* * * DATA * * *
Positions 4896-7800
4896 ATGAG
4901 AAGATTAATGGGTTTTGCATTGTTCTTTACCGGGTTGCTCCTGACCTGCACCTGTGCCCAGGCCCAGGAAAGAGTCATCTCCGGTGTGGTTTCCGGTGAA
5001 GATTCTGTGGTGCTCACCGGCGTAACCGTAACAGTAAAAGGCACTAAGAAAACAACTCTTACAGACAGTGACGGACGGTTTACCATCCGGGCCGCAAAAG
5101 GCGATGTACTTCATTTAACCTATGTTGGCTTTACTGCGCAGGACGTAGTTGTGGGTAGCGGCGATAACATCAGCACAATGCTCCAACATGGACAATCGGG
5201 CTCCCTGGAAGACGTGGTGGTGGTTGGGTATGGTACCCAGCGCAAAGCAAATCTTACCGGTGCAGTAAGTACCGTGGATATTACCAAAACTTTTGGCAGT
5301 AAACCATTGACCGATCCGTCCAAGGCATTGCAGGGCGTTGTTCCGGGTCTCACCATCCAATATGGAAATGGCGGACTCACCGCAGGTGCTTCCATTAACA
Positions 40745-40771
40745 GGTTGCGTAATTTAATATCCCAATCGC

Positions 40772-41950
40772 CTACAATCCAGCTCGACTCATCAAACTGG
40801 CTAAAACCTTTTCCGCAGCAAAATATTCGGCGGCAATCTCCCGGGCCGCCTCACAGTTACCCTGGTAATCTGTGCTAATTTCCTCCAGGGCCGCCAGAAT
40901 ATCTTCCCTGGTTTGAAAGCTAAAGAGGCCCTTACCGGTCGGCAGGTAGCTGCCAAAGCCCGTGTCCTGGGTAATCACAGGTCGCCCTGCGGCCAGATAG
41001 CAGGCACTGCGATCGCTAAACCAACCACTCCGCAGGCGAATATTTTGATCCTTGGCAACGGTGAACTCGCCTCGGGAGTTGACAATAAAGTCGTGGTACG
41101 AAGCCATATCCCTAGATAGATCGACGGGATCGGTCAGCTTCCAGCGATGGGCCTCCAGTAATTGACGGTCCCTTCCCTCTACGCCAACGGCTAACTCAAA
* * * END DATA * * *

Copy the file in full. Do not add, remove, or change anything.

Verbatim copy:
Positions 4896-7800
4896 ATGAG
4901 AAGATTAATGGGTTTTGCATTGTTCTTTACCGGGTTGCTCCTGACCTGCACCTGTGCCCAGGCCCAGGAAAGAGTCATCTCCGGTGTGGTTTCCGGTGAA
5001 GATTCTGTGGTGCTCACCGGCGTAACCGTAACAGTAAAAGGCACTAAGAAAACAACTCTTACAGACAGTGACGGACGGTTTACCATCCGGGCCGCAAAAG
5101 GCGATGTACTTCATTTAACCTATGTTGGCTTTACTGCGCAGGACGTAGTTGTGGGTAGCGGCGATAACATCAGCACAATGCTCCAACATGGACAATCGGG
5201 CTCCCTGGAAGACGTGGTGGTGGTTGGGTATGGTACCCAGCGCAAAGCAAATCTTACCGGTGCAGTAAGTACCGTGGATATTACCAAAACTTTTGGCAGT
5301 AAACCATTGACCGATCCGTCCAAGGCATTGCAGGGCGTTGTTCCGGGTCTCACCATCCAATATGGAAATGGCGGACTCACCGCAGGTGCTTCCATTAACA
Positions 40745-40771
40745 GGTTGCGTAATTTAATATCCCAATCGC

Positions 40772-41950
40772 CTACAATCCAGCTCGACTCATCAAACTGG
40801 CTAAAACCTTTTCCGCAGCAAAATATTCGGCGGCAATCTCCCGGGCCGCCTCACAGTTACCCTGGTAATCTGTGCTAATTTCCTCCAGGGCCGCCAGAAT
40901 ATCTTCCCTGGTTTGAAAGCTAAAGAGGCCCTTACCGGTCGGCAGGTAGCTGCCAAAGCCCGTGTCCTGGGTAATCACAGGTCGCCCTGCGGCCAGATAG
41001 CAGGCACTGCGATCGCTAAACCAACCACTCCGCAGGCGAATATTTTGATCCTTGGCAACGGTGAACTCGCCTCGGGAGTTGACAATAAAGTCGTGGTACG
41101 AAGCCATATCCCTAGATAGATCGACGGGATCGGTCAGCTTCCAGCGATGGGCCTCCAGTAATTGACGGTCCCTTCCCTCTACGCCAACGGCTAACTCAAA